The world is quickly changing. African villages are changing even more quickly.
Back from “home” where I went to see my Mom in my village, Kouansi in Cameroon, I was hit again by a big shock: another new change in my community. I witnessed a long line of women and young boys and girls lined up in front of the village bar. What are kids, and especially women, doing around the bar, a place historically reserved for adult men, I wondered. The answer: They were taking turns waiting for their mobile phones to be charged.
The rate was about the equivalent of a nickel per hour per phone.
The village bar is the gathering place where men hang out after farm work. In addition to the bar, this village downtown is the sole public place where there is electricity. It is recognized by the school — which serves as the Catholic Church sanctuary on Sunday. It is also characterized by the store where no one enters. You order your product and a servant delivers it to you through the sole window in an exchange with cash. “Downtown Kouansi” is also the traditional marketplace where women sell their goods along the dirt road.
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Friends, this was not the Kouansi I knew when I was growing up.
Historically, when you think of an African village life, imagine a self-contained, self-sufficient community, one where the responsibilities and rewards of daily life belong to all of its members.
Behaviors and actions were based on local values. One of the most important values in African communities is still today the respect for age. The belief is profound that the older people get, the wiser they become. You may have heard the widespread African dictum that states: “An African elder who dies is like a library that burns down,” because they thus disappear with the depository of the history, traditions and cultures that they have accumulated throughout their lives
Prior to gaining their independence from the European colonizers starting in the ’60s, Africans relied on storytelling. Written literature was nonexistent. As a result, African people depended upon oral tradition to teach traditional customs, the heritage, values and morals pertaining to life. Oral tradition was the spoken word only: The information was transmitted from mouth to ear, and from one generation to the next.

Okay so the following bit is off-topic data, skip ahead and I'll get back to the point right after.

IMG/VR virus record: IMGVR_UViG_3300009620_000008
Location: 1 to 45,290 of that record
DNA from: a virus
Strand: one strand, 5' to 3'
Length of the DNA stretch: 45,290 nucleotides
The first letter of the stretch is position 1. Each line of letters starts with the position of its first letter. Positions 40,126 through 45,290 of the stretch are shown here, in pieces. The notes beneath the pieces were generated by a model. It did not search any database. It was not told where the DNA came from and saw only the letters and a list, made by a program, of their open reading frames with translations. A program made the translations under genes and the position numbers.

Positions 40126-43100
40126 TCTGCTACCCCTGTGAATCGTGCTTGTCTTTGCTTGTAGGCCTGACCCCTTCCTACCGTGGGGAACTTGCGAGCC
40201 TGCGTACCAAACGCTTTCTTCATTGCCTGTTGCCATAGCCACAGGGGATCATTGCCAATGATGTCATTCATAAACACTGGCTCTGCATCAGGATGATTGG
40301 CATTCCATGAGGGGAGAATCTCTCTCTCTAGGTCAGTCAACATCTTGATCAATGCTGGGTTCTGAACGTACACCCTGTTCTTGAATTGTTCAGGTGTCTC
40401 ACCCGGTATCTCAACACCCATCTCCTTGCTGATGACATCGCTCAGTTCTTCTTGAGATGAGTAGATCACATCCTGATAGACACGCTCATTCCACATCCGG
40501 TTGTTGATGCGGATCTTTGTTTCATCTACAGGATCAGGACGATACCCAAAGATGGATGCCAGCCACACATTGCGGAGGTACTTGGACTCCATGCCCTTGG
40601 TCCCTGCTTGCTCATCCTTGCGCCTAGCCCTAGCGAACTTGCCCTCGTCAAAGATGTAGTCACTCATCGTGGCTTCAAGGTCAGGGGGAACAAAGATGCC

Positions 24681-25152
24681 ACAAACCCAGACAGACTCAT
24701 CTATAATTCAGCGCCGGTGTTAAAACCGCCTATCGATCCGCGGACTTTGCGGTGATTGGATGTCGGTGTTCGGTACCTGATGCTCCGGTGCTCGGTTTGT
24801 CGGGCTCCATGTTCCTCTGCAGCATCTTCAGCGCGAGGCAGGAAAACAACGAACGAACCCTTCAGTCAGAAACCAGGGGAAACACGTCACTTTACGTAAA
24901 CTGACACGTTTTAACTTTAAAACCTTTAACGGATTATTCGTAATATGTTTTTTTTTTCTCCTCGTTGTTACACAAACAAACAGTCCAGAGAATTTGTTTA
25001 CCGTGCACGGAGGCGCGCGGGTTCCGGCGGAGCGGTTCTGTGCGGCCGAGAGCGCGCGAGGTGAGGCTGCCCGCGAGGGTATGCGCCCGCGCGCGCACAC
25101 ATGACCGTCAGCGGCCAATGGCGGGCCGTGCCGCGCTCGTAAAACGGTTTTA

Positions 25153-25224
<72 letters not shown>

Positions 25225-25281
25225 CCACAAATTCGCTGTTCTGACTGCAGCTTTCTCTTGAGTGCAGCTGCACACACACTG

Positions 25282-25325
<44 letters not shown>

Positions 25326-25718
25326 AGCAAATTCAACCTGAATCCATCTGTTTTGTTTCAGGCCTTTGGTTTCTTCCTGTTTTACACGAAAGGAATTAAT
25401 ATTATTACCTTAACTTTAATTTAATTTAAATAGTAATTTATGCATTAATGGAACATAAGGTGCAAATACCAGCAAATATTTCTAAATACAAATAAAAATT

It was the time when children and adults gathered around a burning fire under the village baobab tree to sing and exchange riddles and jokes. The audience actively participated with questions, comments, praises, and discussions, and was expected to respond at various times in the story. They all played Yan-koloba, thus sealing the community solidarity.
In Kouansi, storytelling was always led by the oldest of the elders or by the Griot (pronounced Gree-oh). The Griot was the cultural leader of the village. He was historian and keeper of traditions going back to numerous generations. He was also a talented musician, entertainer and messeger. More than anyone, he knew the past and the present and in some cases, could predict the future.
Oral tradition has been the means of expression and preservation of African cultures. For centuries, written communication was non-existent. Historians and anthropologists conclude that Africans have been primarily vocal people throughout their history. Therefore, the human voice was the vehicle through which knowledge was transmitted across generations.
That is changing. Oral tradition will soon be history in the current generation. The proliferation of mobile phones as well apps allows young Africans to connect more outside of their communities than in, thus listening less to elders’ wisdom. My village will never be the same again.